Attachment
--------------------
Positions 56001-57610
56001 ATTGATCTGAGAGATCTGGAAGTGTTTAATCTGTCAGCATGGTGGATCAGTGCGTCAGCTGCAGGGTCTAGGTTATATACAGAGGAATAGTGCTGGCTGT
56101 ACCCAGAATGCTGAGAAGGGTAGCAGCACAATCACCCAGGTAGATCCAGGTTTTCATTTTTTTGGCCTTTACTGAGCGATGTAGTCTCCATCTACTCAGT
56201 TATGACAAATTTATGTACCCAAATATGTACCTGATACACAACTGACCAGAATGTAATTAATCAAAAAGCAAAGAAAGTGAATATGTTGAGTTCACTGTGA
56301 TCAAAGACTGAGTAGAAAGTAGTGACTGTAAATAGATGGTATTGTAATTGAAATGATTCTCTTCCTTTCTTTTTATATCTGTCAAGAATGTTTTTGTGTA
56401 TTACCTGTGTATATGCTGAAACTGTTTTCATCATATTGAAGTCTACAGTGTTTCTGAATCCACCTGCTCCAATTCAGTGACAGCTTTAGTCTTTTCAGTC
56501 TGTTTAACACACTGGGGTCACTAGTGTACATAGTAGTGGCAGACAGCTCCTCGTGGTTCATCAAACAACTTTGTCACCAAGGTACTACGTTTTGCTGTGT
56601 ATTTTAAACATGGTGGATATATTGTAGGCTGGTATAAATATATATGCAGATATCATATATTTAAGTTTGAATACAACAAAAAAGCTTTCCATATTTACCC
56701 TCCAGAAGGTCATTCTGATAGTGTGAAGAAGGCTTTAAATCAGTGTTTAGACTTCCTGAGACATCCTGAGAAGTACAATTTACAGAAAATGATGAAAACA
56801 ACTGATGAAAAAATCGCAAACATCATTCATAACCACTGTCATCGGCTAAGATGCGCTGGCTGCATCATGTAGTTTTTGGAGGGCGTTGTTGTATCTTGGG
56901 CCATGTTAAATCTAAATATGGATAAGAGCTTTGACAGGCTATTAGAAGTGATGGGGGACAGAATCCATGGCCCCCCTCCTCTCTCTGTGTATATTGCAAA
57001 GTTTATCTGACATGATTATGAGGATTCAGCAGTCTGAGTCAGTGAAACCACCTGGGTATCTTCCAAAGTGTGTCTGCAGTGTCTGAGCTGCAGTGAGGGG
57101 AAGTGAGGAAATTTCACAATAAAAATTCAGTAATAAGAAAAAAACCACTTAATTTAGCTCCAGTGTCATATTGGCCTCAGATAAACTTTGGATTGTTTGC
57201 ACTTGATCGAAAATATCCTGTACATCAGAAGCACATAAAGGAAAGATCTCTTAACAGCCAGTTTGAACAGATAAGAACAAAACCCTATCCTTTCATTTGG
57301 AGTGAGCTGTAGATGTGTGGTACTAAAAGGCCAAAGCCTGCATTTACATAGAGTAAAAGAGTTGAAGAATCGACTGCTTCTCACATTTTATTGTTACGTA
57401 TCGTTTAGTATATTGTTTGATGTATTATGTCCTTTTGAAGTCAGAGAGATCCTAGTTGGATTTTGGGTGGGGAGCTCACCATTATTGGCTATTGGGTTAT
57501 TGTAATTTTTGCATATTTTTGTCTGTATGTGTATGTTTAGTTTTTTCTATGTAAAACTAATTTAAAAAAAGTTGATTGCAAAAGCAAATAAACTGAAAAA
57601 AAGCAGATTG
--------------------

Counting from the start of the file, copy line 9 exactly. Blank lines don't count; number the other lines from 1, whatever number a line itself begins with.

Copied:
56701 TCCAGAAGGTCATTCTGATAGTGTGAAGAAGGCTTTAAATCAGTGTTTAGACTTCCTGAGACATCCTGAGAAGTACAATTTACAGAAAATGATGAAAACA